Andor is a show about the messy side of the galaxy far, far away and the even messier people who inhabit it. Angry people, unpleasant people, liars and killers looking for any way to focus their frustrations at a universe in the grip of totalitarianism. But it’s also about the bell guy.
The bell guy in Andor doesn’t even really have a bell. It’s more of a giant metal slab. He gets up at the crack of dawn on the planet Ferrix every day—maybe he has the only functioning Star Wars equivalent of an alarm clock in town—and climbs his tower. He selects his two hammers off the wall, from their well-worn holders. He prepares, adjusting his ear guards—or maybe they’re headphones, maybe he’s a fan of classical jizz—so he’s not about to be deafened by his work. His ritual. He places the hammers down on his slab to do this, then picks them back up. He assumes his pose, the pose he assumes every morning, in preparation for this moment.
And he hammers. Bong-bong, one after the other. He allows the sound to reverberate. Bong, this time both at once. He goes again, Bong-bong, bong. There’s people here and there lurking out there in the early dawn, but it’s when the bell guy that’s not really a bell guy—he’s the bell, I guess, spiritually speaking—rings his hammers that life starts on Ferrix, the bustle of the town below beginning to blossom as his hammers ring out, over and over. The sound fades, the day begins, and bell guy presumably goes on with his life, his job done until the morrow.
These chimes and ringing drones are clearly somewhat important to Ferrixian culture, as far as we can tell after the bell guy’s daily ritual opens Andor’s second episode. When the Morlana corp-sec forces arrive in town, it’s a system of chimes and bells, rather than yelling people, that alerts the citizens of the town to shut up shop and scarper. There’s this ritual of this man and his hammers, up at the crack of dawn every day, to ring the streets awake. No one ever clunkily states this in dialogue, we don’t learn that in 527 BBY someone rang a victory bell with their warhammers in some legendary Ferrix civil war. We don’t know the bell guy’s name, we don’t know his deal except for the fact that he gets up and hammers that slab every morning.
We don’t need to, and hell, Andor didn’t need set the scene for its sophomore episode by following this character. But it does, and it’s important that it chooses to do so, both drawing our attention to it but not yet drawing it enough that we know the ins and outs of this person’s life. They’re largely unimportant to the grand scheme of things, and yet they’re also incredibly important. Bell guy probably has a Wookieepedia page already. It’s probably two sentences long. He deserves it. I don’t know how I’d find it, because it probably won’t help if I pull the site up and put “bell guy” in the search window.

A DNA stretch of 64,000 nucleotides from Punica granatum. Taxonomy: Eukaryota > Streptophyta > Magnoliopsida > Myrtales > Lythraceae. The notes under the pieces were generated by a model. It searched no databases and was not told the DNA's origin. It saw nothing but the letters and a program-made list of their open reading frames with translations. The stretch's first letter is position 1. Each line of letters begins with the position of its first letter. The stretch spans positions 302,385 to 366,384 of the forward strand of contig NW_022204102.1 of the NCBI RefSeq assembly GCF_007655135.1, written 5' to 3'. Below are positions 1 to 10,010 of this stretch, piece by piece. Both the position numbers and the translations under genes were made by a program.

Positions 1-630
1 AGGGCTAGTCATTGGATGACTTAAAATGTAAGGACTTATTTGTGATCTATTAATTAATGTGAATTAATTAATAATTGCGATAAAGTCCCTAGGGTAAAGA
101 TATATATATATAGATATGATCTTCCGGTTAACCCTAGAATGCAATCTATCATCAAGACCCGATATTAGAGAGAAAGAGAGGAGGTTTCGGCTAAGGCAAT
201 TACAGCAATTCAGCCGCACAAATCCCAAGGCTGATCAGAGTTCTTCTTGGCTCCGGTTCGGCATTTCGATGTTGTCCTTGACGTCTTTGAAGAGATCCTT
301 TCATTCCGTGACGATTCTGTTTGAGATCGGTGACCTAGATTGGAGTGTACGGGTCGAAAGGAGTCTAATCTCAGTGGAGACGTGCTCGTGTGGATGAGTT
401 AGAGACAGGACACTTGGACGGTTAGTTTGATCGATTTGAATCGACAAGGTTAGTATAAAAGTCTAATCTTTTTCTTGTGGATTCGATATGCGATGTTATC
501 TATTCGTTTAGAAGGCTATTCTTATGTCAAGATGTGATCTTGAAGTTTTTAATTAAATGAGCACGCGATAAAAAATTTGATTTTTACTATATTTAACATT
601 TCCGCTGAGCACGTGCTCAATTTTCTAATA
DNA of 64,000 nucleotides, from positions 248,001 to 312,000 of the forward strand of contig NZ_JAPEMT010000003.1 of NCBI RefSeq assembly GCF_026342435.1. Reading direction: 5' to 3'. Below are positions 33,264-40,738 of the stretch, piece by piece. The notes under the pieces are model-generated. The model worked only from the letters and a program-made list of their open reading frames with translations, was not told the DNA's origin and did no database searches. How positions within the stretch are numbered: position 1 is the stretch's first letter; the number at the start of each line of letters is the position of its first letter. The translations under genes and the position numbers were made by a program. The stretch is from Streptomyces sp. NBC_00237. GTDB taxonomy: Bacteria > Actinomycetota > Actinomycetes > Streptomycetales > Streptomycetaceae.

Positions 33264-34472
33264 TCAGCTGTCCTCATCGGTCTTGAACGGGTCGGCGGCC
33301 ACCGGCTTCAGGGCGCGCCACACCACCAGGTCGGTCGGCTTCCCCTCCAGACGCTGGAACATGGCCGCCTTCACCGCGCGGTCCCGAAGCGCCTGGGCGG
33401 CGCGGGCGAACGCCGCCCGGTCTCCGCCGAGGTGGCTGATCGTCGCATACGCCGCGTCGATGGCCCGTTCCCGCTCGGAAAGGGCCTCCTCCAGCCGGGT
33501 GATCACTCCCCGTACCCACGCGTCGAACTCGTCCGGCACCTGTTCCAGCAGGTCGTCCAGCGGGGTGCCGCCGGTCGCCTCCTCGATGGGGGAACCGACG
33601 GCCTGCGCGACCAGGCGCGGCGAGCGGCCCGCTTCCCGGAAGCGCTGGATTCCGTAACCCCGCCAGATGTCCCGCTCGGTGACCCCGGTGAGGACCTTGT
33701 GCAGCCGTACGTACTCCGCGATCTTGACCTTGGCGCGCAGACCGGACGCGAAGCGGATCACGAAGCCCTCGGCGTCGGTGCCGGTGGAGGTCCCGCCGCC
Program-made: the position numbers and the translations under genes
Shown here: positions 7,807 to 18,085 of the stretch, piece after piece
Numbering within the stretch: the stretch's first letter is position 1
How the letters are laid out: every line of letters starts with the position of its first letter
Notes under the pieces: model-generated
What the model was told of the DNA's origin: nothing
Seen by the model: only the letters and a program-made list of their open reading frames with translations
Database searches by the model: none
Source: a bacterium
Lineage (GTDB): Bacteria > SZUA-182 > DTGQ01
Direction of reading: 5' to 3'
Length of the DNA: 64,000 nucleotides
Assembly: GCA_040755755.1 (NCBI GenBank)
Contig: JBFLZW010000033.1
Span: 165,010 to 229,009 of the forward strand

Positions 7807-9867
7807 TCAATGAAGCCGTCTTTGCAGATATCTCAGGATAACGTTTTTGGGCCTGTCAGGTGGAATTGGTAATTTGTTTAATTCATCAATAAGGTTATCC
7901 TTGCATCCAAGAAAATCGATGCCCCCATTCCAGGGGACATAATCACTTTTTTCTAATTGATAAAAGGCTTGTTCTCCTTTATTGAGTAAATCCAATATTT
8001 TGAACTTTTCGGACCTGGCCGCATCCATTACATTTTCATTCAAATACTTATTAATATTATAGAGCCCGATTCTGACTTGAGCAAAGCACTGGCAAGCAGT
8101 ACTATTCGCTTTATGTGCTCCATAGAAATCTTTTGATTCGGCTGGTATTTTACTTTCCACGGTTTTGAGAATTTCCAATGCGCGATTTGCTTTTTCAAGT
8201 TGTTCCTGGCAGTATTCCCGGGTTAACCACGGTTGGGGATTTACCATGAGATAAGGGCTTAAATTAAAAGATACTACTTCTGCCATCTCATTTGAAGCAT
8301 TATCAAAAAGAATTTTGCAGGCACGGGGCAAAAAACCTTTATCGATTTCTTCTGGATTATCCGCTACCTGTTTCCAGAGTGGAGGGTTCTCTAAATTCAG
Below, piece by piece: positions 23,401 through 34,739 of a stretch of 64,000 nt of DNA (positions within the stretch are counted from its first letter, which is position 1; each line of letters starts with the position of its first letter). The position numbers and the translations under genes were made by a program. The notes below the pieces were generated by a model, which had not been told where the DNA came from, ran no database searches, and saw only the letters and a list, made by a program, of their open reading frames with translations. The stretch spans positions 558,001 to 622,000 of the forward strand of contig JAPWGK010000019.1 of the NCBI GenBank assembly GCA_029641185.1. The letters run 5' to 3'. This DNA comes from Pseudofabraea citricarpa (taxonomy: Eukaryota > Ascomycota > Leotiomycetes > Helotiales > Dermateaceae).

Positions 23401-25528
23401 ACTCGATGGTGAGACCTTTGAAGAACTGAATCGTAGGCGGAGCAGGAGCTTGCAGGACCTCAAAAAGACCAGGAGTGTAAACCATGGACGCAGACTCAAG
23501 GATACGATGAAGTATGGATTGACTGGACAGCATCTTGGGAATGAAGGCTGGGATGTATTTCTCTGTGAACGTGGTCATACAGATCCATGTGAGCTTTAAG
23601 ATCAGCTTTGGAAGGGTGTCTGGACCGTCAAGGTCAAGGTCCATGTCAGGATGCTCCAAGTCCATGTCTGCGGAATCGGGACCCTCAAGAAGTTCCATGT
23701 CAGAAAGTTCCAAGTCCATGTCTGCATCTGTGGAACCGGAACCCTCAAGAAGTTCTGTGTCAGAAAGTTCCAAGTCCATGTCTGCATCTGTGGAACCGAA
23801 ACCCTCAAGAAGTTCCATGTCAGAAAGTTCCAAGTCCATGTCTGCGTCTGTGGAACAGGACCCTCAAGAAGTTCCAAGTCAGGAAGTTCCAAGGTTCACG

The bell guy represents one of the most wonderful things about Star Wars worldbuilding at its best: seeing, and not telling. The bell guy gets us to ask questions. What’s his deal, how did this town decide this is what they needed to get people in the mornings? Why isn’t it a droid? Was it a droid and then it stopped being one because it was awkward during the Clone Wars? How do you apply for the bell guy job? Do the people in a galaxy where Faster-Than-Light capable starships are commonplace really not have that many alarm clocks? They’re questions we should probably never get the answers to, although we can forever live in fear that contemporary Star Wars might eventually give him a comic book one-shot or a chapter in a novel, because that’s just how it is sometimes. But it’s enough that we are compelled by this tiny bit of detail, this little thread in the larger tapestry Andor weaves, to ask the questions anyway.
Andor’s view of the Star Wars galaxy is peppered with these little details in the way that the franchise’s capacity to overexplain itself at times rarely is lately—the payphones Timm uses to narc on Cassian, that little step-droid at the spaceport Luthen arrives on Ferrix at that exists literally for people to step all over it. The bell guy and his hammers, hammering away every morning. None of them are really important to the plot, and they don’t need to be: they make Andor’s slice of the galaxy far, far away feel lived in and textured beyond its primary narrative thrust, and make it feel like we are being guided into a world that exists beyond the metanarrative edge of its scripting.
Hammer away, bell guy. You’re what makes Star Wars’ worlds go round, and not just because you get everyone up every day.
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